Figure 3: Complete resolution of ulcer within 6 months of multidrug-resistant tuberculosis treatment

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  Discussion Top

Leg ulcerations in SLE are not uncommon and are due to variety of factors. Vasculitis is the most common cause of such ulcer followed by venous insufficiency, thrombosis of vessels, and lupus profundus. Atypical mycobacterium infection can rarely cause skin ulcerations in SLE patients; however, we could not find any literature on chronic ulcerations secondary to MTB infection of skin. CTB comprises only 1–2% of all extra pulmonary TB, and it can be acquired either by exogenous or endogenous route.[4] Exogenous infection results from direct entry of MTB bacilli into the skin whereas endogenous infection is secondary to dissemination of bacilli from a primary focus.[5] Primary CTB is rare and develops after exogenous inoculation of MTB in the skin after local injury, surgical procedure, or tattooing.[6] Individuals not previously sensitized or having poor immunity to mycobacterium develop tuberculous chancre, which later progresses to form ulcer.[7] Those previously infected with MTB or having strong immunity develop TB verrucosa cutis after exogenous inoculation.[8]

The diagnosis is made on biopsy which demonstrates granuloma with acid-fast bacilli. Mycobacterial culture remains gold standard for diagnosis, but yield is poor in CTB. The GeneXpert MTB/RIF assay helps in rapid identification of rifampicin-resistant MTB which is considered a reliable proxy for MDR-TB.[9],[10] The delay in diagnosis often leads to multiple courses of antibiotics in these patients. Primary CTB is treated like pulmonary TB with antituberculous drugs.

SLE patients are more susceptible to mycobacterium infections due to abnormalities of immune system and chronic immunosuppressive therapy. Extrapulmonary TB in the form of CTB has been described earlier; however, the presentation was commonly in the form of subcutaneous nodules.[11] Chronic NTM can also rarely cause chronic ulcers in SLE patients.[3] In the present case, the MTB bacilli were probably inoculated during traumatic injury, and poor immune status of the patient led to ulcer formation. Furthermore, it was challenging to treat this patient of Class IV lupus nephritis with nephrotoxic drug like kanamycin.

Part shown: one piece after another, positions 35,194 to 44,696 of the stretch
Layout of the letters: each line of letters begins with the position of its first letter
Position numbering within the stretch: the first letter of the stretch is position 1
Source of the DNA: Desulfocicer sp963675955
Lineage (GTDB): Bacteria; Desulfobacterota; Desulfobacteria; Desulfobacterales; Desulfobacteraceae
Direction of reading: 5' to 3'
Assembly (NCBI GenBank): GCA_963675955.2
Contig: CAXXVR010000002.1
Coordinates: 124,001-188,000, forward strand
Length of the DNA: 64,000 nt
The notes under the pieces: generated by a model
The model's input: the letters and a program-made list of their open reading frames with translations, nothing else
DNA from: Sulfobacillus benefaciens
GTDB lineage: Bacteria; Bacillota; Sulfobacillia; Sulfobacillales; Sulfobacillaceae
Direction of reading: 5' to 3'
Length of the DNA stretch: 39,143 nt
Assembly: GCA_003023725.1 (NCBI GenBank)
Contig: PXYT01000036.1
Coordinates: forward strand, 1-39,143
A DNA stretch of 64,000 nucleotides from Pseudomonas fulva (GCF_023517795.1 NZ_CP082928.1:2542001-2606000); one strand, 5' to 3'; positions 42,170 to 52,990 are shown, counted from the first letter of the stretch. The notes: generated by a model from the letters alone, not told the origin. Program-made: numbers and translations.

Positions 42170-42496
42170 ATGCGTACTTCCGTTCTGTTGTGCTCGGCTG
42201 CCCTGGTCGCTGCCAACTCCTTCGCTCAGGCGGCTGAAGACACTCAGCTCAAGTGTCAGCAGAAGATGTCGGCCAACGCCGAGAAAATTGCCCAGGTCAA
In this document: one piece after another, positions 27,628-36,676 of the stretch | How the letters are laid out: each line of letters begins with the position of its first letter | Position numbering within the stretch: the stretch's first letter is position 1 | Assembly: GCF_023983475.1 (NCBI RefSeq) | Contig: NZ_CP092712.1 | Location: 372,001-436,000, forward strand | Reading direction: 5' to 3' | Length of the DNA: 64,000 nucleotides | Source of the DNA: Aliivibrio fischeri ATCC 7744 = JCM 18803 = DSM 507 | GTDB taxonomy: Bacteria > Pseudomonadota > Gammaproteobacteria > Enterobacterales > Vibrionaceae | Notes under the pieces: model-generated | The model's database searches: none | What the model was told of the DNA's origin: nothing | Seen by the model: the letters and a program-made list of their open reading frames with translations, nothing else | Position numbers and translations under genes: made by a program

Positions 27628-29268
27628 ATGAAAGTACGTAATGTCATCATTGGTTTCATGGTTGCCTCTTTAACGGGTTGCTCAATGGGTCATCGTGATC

To conclude, it is imperative for a clinician to consider infection as one of the differentials while managing chronic nonhealing ulcer in SLE patients.

Declaration of patient consent

The authors certify that they have obtained all appropriate patient consent forms. In the form, the patient has given her consent for her images and other clinical information to be reported in the journal. The patient understand that name and initials will not be published and due efforts will be made to conceal identity, but anonymity cannot be guaranteed.

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Conflicts of interest

There are no conflicts of interest.

  References Top

Goslen JB. Autoimmune ulceration of the leg. Clin Dermatol 1990;8:92-117.  Back to cited text no. 1
Petri M. Infection in systemic lupus erythematosus. Rheum Dis Clin North Am 1998;24:423-56.  Back to cited text no. 2
Mok MY, Wong SS, Chan TM, Fong DY, Wong WS, Lau CS. Non-tuberculous mycobacterial infection in patients with systemic lupus erythematosus. Rheumatology (Oxford) 2007;46:280-4.  Back to cited text no. 3
Bravo FG, Gotuzzo E. Cutaneous tuberculosis. Clin Dermatol 2007;25:173-80.  Back to cited text no. 4
Lai-Cheong JE, Perez A, Tang V, Martinez A, Hill V, Menagé Hdu P. Cutaneous manifestations of tuberculosis. Clin Exp Dermatol 2007;32:461-6.  Back to cited text no. 5
Wong HW, Tay YK, Sim CS. Papular eruption on a tattoo: A case of primary inoculation tuberculosis. Australas J Dermatol 2005;46:84-7.  Back to cited text no. 6
Santos JB, Figueiredo AR, Ferraz CE, Oliveira MH, Silva PG, Medeiros VL. Cutaneous tuberculosis: Epidemiologic, etiopathogenic and clinical aspects – Part I. An Bras Dermatol 2014;89:219-28.  Back to cited text no. 7
van Zyl L, du Plessis J, Viljoen J. Cutaneous tuberculosis overview and current treatment regimens. Tuberculosis (Edinb) 2015;95:629-38.  Back to cited text no. 8
Zeka AN, Tasbakan S, Cavusoglu C. Evaluation of the geneXpert MTB/RIF assay for rapid diagnosis of tuberculosis and detection of rifampin resistance in pulmonary and extrapulmonary specimens. J Clin Microbiol 2011;49:4138-41.  Back to cited text no. 9
World Health Organization. Policy Statement. Automated Real-Time Nucleic acid Amplification Technology for Rapid and Simultaneous Detection of Tuberculosis and Rifampicin Resistance: Xpert MTB/RIF System. Geneva: World Health Organization; 2011.  Back to cited text no. 10
Hou CL, Tsai YC, Chen LC, Huang JL. Tuberculosis infection in patients with systemic lupus erythematosus: Pulmonary and extra-pulmonary infection compared. Clin Rheumatol 2008;27:557-63.  Back to cited text no. 11


  [Figure 1], [Figure 2], [Figure 3]